Gorjanacz M, Adam G, Torok I, Mechler BM, Szlanka T, Kiss I: Importin-alpha 2 is critically required for the assembly of ring canals during Drosophila oogenesis. Dev Biol. 2002, 251: 271-282. 10.1006/dbio.2002.0827.
Robinson DN, Cooley L: Drosophila kelch is an oligomeric ring canal actin organizer. J Cell Biol. 1997, 138: 799-810. 10.1083/jcb.138.4.799.
Rohatgi R, Ma L, Miki H, Lopez M, Kirchhausen T, Takenawa T, Kirschner MW: The interaction between N-WASP and the Arp2/3 complex links Cdc42-dependent signals to actin assembly. Cell. 1999, 97: 221-231. 10.1016/S0092-8674(00)80732-1.
Murphy AM, Montell DJ: Cell type-specific roles for Cdc42, Rac, and RhoL in Drosophila oogenesis. J Cell Biol. 1996, 133: 617-630. 10.1083/jcb.133.3.617.
Cha BJ, Koppetsch BS, Theurkauf WE: In vivo analysis of Drosophila bicoid mRNA localization reveals a novel microtubule-dependent axis specification pathway. Cell. 2001, 106: 35-46. 10.1016/S0092-8674(01)00419-6.
Roth S, Neuman-Silberberg FS, Barcelo G, Schupbach T: cornichon and the EGF receptor signaling process are necessary for both anterior-posterior and dorsal-ventral pattern formation in Drosophila. Cell. 1995, 81: 967-978. 10.1016/0092-8674(95)90016-0.
Schnorrer F, Bohmann K, Nusslein-Volhard C: The molecular motor dynein is involved in targeting swallow and bicoid RNA to the anterior pole of Drosophila oocytes. Nat Cell Biol. 2000, 2: 185-190. 10.1038/35008601.
Luk SK, Kilpatrick M, Kerr K, Macdonald PM: Components acting in localization of bicoid mRNA are conserved among Drosophila species. Genetics. 1994, 137: 521-530.
Xu T, Caron LA, Fehon RG, Artavanis-Tsakonas S: The involvement of the Notch locus in Drosophila oogenesis. Development. 1992, 115: 913-922.
Barolo S, Posakony JW: Three habits of highly effective signaling pathways: principles of transcriptional control by developmental cell signaling. Genes Dev. 2002, 16: 1167-1181. 10.1101/gad.976502.
Dollar G, Struckhoff E, Michaud J, Cohen RS: Rab11 polarization of the Drosophila oocyte: a novel link between membrane trafficking, microtubule organization, and oskar mRNA localization and translation. Development. 2002, 129: 517-526.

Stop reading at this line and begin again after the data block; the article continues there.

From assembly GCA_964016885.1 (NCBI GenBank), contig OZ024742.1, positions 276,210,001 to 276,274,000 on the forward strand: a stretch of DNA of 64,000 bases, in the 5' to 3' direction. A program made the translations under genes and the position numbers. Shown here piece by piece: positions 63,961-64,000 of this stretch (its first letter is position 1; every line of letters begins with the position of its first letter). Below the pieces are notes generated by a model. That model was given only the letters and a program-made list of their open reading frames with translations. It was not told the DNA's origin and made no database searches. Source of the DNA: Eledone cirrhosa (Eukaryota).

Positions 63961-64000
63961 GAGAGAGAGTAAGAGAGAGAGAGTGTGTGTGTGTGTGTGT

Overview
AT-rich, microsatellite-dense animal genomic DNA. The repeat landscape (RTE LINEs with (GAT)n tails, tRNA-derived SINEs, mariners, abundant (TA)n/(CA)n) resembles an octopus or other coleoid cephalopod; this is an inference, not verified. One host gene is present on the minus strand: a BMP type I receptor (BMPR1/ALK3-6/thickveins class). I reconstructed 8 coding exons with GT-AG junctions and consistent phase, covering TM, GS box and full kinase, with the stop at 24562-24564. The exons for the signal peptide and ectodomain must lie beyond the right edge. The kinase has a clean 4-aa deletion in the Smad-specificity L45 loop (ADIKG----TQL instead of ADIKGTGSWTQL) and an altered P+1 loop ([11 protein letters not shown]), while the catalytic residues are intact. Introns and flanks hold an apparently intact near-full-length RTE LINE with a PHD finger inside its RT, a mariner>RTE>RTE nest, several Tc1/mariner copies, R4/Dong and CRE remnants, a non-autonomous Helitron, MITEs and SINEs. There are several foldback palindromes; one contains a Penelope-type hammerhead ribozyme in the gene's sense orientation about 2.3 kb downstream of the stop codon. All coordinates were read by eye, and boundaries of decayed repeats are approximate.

Mahone M, Saffman EE, Lasko PF: Localized Bicaudal-C RNA encodes a protein containing a KH domain, the RNA binding motif of FMR1. Embo J. 1995, 14: 2043-2055.
Saffman EE, Styhler S, Rother K, Li W, Richard S, Lasko P: Premature translation of oskar in oocytes lacking the RNA-binding protein bicaudal-C. Mol Cell Biol. 1998, 18: 4855-4862.
Hay B, Ackerman L, Barbel S, Jan LY, Jan YN: Identification of a component of Drosophila polar granules. Development. 1988, 103: 625-640.
Verrotti AC, Wharton RP: Nanos interacts with cup in the female germline of Drosophila. Development. 2000, 127: 5225-5232.
Dahanukar A, Wharton RP: The Nanos gradient in Drosophila embryos is generated by translational regulation. Genes Dev. 1996, 10: 2610-2620.
Gavis ER, Curtis D, Lehmann R: Identification of cis-acting sequences that control nanos RNA localization. Dev Biol. 1996, 176: 36-50. 10.1006/dbio.1996.9996.
Markussen FH, Michon AM, Breitwieser W, Ephrussi A: Translational control of oskar generates short OSK, the isoform that induces pole plasma assembly. Development. 1995, 121: 3723-3732.
Tomancak P, Guichet A, Zavorszky P, Ephrussi A: Oocyte polarity depends on regulation of gurken by Vasa. Development. 1998, 125: 1723-1732.
Lieb B, Carl M, Hock R, Gebauer D, Scheer U: Identification of a novel mRNA-associated protein in oocytes of Pleurodeles waltl and Xenopus laevis. Exp Cell Res. 1998, 245: 272-281. 10.1006/excr.1998.4249.
Good PJ, Rebbert ML, Dawid IB: Three new members of the RNP protein family in Xenopus. Nucleic Acids Res. 1993, 21: 999-1006.
Vorbruggen G, Onel S, Jackle H: Restricted expression and subnuclear localization of the Drosophila gene Dnop5, a member of the Nop/Sik family of the conserved rRNA processing factors. Mech Dev. 2000, 90: 305-308. 10.1016/S0925-4773(99)00249-X.
Gonzalez-Reyes A, St Johnston D: The Drosophila AP axis is polarised by the cadherin-mediated positioning of the oocyte. Development. 1998, 125: 3635-3644.
Chang HC, Rubin GM: 14-3-3 epsilon positively regulates Ras-mediated signaling in Drosophila. Genes Dev. 1997, 11: 1132-1139.
Lopez-Girona A, Furnari B, Mondesert O, Russell P: Nuclear localization of Cdc25 is regulated by DNA damage and a 14-3-3 protein. Nature. 1999, 397: 172-175. 10.1038/16488.
Schnorr JD, Holdcraft R, Chevalier B, Berg CA: Ras1 interacts with multiple new signaling and cytoskeletal loci in Drosophila eggshell patterning and morphogenesis. Genetics. 2001, 159: 609-622.
Renn SC, Tomkinson B, Taghert PH: Characterization and cloning of tripeptidyl peptidase II from the fruit fly, Drosophila melanogaster. J Biol Chem. 1998, 273: 19173-19182. 10.1074/jbc.273.30.19173.